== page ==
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Seventy-Second Internet Marketing Podcast August 20th 2010. Third page of Show Notes
Running a Succesful PPC Campaign
Paul: It gets you a budget and gets you a good list of keywords. Ask about it. They’ll help you with those things.
Chris: Excellent. Do you want to take five?
Paul: The next, we’ll say use separate keywords for different ads if there are multiple keywords related to the PPC management Houston project. I kind of look at this as kind of like A and B testing.
Chris: Well, I think it’s also related to for instance, we are working with a company that does AC repair and really — wait, no, there’s a better example. There’s a company that does alarm, fire, and sounds. So they’ll do like home theater sound. They’ll do fire installation for commercial so that’s where they’re putting in all the alarms for a fire alarm system in a big commercial building or school, and then they do like home and they actually did our office alarm here. So, when they are looking at business, they’ve got a residential side, which is really alarm and security, and then they have a fire side. It really should be different campaigns. They should have different ads, and obviously, the keywords are going to be totally different. One of the reasons that the ad should be different –we’ll get to here in a minute.
Chris: Because I don’t know if it’s next but…
Paul: I hope so.
Paul: ‘Cause I really want to know now.
Chris: Yeah [Laughter]. That was a good teaser, wasn’t it? I’m not concerned they’re actually going to — maybe that’s in the podcast now.
Paul: Okay. So they come back.
Chris: We only got about five more minutes so we’re not going to get through all of this which is okay. That means you guys will tune in next time to catch the rest of this amazing podcast. Create an attention-grabbing headline for your campaign.
Chris: And it says, “Even if the keywords have good ranking, you won’t get many visitors if your ad is not appealing.”
Paul: If it sucks, you know, basically.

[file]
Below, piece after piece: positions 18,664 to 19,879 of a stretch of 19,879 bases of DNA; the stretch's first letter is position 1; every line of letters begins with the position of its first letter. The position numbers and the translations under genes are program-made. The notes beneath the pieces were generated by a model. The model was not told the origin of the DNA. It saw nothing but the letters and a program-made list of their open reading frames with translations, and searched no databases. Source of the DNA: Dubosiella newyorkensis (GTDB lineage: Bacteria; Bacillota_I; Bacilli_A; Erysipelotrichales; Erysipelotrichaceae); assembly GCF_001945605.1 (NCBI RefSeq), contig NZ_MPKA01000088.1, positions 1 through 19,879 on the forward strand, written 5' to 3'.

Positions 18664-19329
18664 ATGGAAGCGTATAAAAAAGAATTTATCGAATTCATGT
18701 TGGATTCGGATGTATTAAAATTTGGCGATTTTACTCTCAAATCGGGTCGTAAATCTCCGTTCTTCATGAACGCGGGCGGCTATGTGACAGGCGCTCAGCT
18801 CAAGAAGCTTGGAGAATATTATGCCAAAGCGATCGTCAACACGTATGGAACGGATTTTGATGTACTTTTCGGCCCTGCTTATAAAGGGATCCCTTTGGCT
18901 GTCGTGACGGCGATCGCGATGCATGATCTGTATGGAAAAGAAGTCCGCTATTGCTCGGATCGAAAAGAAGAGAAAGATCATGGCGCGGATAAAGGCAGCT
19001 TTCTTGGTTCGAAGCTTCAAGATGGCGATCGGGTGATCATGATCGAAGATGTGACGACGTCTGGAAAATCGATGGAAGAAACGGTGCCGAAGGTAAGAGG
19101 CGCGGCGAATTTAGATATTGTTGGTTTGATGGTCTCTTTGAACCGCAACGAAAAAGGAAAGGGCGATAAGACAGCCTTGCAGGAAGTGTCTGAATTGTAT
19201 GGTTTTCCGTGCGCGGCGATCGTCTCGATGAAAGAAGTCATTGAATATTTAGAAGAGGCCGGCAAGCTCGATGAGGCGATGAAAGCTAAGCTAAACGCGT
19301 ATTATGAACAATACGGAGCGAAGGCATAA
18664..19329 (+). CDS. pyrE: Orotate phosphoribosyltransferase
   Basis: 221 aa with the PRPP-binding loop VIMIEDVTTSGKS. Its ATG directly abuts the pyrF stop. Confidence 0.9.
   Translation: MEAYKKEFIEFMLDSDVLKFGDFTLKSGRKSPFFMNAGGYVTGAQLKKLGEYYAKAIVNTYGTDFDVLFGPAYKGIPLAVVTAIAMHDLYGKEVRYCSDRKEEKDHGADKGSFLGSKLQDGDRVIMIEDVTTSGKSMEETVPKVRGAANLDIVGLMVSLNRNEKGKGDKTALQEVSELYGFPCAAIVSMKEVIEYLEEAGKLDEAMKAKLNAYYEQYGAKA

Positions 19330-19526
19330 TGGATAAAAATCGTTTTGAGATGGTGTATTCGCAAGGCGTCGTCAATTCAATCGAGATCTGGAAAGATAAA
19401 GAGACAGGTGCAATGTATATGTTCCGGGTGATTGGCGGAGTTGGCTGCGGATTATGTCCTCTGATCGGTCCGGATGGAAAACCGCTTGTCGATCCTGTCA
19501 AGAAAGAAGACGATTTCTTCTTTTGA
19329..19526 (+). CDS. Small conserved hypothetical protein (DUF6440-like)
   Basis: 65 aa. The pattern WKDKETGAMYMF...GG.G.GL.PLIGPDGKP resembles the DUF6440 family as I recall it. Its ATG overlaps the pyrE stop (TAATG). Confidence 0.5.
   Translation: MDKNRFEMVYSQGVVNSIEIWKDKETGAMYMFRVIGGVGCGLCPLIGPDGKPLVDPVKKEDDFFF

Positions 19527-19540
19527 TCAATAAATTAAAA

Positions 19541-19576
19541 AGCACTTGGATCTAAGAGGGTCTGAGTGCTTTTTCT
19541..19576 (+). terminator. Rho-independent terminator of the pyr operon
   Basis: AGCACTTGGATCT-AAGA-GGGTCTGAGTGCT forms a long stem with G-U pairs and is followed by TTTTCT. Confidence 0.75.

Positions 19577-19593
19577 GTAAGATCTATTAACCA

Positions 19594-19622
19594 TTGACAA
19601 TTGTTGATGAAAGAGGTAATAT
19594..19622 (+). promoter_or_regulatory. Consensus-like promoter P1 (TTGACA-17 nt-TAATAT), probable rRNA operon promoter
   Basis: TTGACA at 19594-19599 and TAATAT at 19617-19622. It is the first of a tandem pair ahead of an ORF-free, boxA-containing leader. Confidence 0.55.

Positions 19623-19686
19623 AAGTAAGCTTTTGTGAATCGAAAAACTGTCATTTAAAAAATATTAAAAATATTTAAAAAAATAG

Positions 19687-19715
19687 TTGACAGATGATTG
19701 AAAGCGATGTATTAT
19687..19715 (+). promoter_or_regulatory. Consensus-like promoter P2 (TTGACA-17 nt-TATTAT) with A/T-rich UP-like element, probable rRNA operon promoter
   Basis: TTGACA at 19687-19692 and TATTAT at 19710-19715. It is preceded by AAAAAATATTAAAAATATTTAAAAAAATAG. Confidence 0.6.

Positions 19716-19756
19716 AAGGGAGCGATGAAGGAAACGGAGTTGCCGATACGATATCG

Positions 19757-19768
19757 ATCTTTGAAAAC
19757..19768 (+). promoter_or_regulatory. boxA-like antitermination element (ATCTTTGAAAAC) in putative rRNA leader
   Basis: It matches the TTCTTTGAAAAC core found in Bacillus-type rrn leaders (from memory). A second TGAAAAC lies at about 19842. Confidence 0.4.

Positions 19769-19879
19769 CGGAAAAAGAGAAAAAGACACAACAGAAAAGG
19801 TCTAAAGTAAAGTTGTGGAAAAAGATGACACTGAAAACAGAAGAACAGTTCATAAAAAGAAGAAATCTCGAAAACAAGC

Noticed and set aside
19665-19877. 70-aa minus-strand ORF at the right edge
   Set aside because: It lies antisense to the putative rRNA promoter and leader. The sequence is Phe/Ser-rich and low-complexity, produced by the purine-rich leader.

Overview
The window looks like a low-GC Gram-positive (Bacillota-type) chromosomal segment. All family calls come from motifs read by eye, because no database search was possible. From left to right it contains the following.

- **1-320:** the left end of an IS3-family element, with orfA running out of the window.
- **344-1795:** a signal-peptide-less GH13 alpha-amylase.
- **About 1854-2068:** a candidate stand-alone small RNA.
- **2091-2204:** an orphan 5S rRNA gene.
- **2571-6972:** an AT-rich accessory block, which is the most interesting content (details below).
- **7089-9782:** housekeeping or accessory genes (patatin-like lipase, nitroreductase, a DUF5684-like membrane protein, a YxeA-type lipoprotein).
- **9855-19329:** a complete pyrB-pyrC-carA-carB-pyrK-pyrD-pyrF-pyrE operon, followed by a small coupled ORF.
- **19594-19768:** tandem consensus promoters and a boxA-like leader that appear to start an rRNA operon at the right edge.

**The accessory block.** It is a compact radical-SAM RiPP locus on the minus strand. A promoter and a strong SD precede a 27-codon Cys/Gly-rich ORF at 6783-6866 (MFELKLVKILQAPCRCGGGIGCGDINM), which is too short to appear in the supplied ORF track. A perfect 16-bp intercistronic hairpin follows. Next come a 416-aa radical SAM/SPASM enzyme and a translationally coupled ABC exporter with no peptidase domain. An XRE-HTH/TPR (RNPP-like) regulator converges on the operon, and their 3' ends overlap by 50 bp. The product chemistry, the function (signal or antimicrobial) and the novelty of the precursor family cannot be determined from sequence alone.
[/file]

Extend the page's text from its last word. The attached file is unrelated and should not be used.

Chris: Yeah, if it says, “Only losers click here,” which probably would work.
Paul: It probably would.
Chris: [Laughter] You know, people are like, “Let me check out this some more if I’m wasting these pay-per-click dollars. Ooh, I’m going to buy from him.”
Chris: One of the things that — yes, it’s got to be an attention-grabbing headline. One of the most important things for pay-per-click ad is it needs to contain at least the concept more preferably the specific keywords that the user types to actually see that ad. So if you type in “home alarm Houston” and you see an ad over there that says whatever. It just says “Brinks” maybe. Maybe you don’t know that Brinks is an alarm system guy, but if you see an ad that says “home alarm systems” you’re like, “Hey, that’s what I’m looking for.”
Paul: He probably has a home alarm system on the other end of this link somewhere.
Chris: Step two to that process is the link that that pay-per-click ad goes to probably should have “home alarm Houston,” right?
Chris: So that when they get there, they’re like, “Hey, good. I thought there would be this information here. Look, there actually is this information here. Look, there are calls to action because E-Webstyle has designed the website,” which by the way we do in case — did we mention that?
Chris: I think we did.
Paul: We did now.
Chris: Yeah, we do do websites. That’s an important aspect of what we do. So we’ve done website. It’s got the right calls to action. It’s got the phone number prominently displayed. There’s a way to quickly fill out a form. So now, that’s going to convert. So yeah, that was a good story.
Paul: And that kind of leads into…
Chris: These guys got really like liberal — let’s see how many…